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Journal of Environmental Quality Abstract -

Rate of Chloride and Water Movement in Southern California Soils1


This article in JEQ

  1. Vol. 4 No. 1, p. 127-131
    Received: Mar 20, 1974

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  1. R. J. Tullock,
  2. N. T. Coleman and
  3. P. F. Pratt2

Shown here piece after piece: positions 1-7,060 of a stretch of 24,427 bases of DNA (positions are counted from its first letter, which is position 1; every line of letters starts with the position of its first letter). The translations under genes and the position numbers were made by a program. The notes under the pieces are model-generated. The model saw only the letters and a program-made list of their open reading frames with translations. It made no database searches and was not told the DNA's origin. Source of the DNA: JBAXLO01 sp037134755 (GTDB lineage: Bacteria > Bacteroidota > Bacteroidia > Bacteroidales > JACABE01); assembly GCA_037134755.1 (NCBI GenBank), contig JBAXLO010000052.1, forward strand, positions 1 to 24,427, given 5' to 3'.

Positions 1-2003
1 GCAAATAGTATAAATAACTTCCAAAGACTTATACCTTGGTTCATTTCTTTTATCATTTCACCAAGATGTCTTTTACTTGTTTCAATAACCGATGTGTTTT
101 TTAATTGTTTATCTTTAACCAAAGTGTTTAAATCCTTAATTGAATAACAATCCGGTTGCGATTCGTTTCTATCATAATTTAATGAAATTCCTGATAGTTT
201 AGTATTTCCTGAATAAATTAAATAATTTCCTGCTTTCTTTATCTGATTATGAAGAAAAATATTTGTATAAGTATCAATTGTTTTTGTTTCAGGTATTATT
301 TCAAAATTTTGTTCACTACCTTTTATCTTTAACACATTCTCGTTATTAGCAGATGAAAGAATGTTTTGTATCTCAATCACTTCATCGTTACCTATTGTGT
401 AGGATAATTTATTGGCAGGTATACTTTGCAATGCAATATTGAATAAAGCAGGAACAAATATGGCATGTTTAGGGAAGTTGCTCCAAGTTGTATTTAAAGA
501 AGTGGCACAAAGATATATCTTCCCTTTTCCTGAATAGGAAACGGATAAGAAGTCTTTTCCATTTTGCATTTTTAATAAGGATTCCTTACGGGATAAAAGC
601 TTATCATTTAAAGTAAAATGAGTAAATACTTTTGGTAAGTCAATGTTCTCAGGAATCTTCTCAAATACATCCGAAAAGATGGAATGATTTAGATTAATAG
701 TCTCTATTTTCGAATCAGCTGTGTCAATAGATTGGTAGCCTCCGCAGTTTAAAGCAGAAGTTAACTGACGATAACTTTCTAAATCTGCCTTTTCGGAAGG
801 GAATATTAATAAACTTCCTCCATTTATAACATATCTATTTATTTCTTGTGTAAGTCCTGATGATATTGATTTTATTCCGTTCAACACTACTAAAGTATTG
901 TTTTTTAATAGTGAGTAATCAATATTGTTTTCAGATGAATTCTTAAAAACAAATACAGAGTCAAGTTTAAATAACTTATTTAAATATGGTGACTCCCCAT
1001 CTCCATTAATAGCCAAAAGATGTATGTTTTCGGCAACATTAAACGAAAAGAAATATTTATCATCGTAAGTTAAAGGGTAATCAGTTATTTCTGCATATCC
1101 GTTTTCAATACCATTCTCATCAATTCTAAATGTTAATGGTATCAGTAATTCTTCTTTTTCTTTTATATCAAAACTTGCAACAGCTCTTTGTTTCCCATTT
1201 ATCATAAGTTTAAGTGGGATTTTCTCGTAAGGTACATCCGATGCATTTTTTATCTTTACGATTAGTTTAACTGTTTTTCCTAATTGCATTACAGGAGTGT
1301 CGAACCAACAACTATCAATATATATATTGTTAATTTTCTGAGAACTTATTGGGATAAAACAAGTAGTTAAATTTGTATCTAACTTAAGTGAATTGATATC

Column experiments in the laboratory showed an increase of 2 to 25% in the relative rate of chloride movement in soils to water when the movement of water was calculated on a total pore-volume basis. The increase was explained as a result of anion exclusion next to the surfaces of negatively charged soil colloids. The relative rate of flow was decreased when the moisture retained by the air dry soils was deleted from the total pore solution. For soils containing sufficient clay to result in a cation exchange capacity greater than 10 meq/100 g, an equation was developed relating the fraction of the pore solution in equilibrium with anions to the cation exchange capacity. Calculated transit times for anion movement from the soil surface to ground waters should include a correction for the volume of exclusion.

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